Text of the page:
Too bad because those who don't learn from that past are condemned to repeat it and that ain't good.
Those who know little about the Civil War believe it was about slavery. Those who know a little more believe that it was about economics, state's rights, and sovereignty. Those who really dig in and learn find out it was about slavery after all. Lincoln's motive was preserving the Union at first. Not surprising, as no nation has willingly tolerated secession by any of its parts, and smaller and smaller Americas were going to be bullied one by one by European powers. Only later did he decide slavery was the key issue. That was largely true of the Northern states as well, concerned mostly at first for "The Union, forever! Hurrah, boys Hurrah!" At the end it was about kicking slavery down for good.
Jefferson Davis knew it was all about slavery right from the start and said so, and most of the states seceding mentioned the preservation of slavery right in their announcements of secession. I'm thinking they might know their own minds on this, not requiring moderns to interpret their motives for them.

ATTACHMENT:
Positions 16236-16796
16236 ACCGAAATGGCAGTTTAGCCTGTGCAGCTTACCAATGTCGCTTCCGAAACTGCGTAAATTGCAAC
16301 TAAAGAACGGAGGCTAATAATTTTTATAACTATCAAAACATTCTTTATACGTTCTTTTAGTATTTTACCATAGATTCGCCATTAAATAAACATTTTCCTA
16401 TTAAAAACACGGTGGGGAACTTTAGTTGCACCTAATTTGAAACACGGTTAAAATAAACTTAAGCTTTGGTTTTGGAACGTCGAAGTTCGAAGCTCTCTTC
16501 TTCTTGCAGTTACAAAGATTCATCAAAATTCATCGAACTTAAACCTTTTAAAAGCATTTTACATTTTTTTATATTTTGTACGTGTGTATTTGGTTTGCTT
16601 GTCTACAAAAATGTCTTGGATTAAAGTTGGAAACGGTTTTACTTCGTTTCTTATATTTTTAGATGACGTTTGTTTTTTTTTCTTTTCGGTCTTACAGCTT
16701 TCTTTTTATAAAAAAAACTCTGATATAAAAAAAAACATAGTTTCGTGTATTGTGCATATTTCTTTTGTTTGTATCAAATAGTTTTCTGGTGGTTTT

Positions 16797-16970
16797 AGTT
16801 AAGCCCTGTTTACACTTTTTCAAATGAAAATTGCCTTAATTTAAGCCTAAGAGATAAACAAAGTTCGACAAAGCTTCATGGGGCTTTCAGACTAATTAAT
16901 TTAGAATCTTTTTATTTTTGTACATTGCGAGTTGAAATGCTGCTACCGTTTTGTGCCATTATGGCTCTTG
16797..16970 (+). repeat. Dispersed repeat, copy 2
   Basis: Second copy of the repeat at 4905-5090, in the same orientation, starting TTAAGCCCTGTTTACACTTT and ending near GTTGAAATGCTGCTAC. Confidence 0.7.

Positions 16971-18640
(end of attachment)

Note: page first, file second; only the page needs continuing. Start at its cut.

I've been hearing for years that it was about something else, anything else. The Port of New Orleans. Protecting black people from the oppressive northern factories and exploitation. I don't believe it.
I read a book sometime ago, The Civil War in the United States, written in 1908 by two British military instructors at Sandhurst military academy. It was primarily a work of military history but the introduction was about the causes and background and made some interesting points about the South and slavery. The authors pointed out that abolition would have directly affected a relatively small number of people namely plantation owners. Abolition ought to have improved the position of many southern workers who would not then have to compete against a pool of labour which was unpaid and therefore beyond cheap. And yet there was support for the war from all levels of society in the South. It is unconvincing therefore to argue, or assert, say the authors, that was the war was just about slavery.
All that would be needed is for the powers-that-be to persuade the rest of the people that the war was really about defense against Northern imposition and aggression. And they had the newspapers.
"It is always stubbornly and stupidly repeating that men fight for material ends, without reflecting for a moment that the material ends are hardly ever material to the men who fight. In any case no man will die for practical politics, just as no man will die for pay." -- Chesterton
What could motivate the non-slave-owners? Fear. Will liberated slaves make distinctions when taking revenge? Distrust. "Our system works OK, who are you to monkey with our system?" -- The revolutionary war wasn't so terribly long ago then.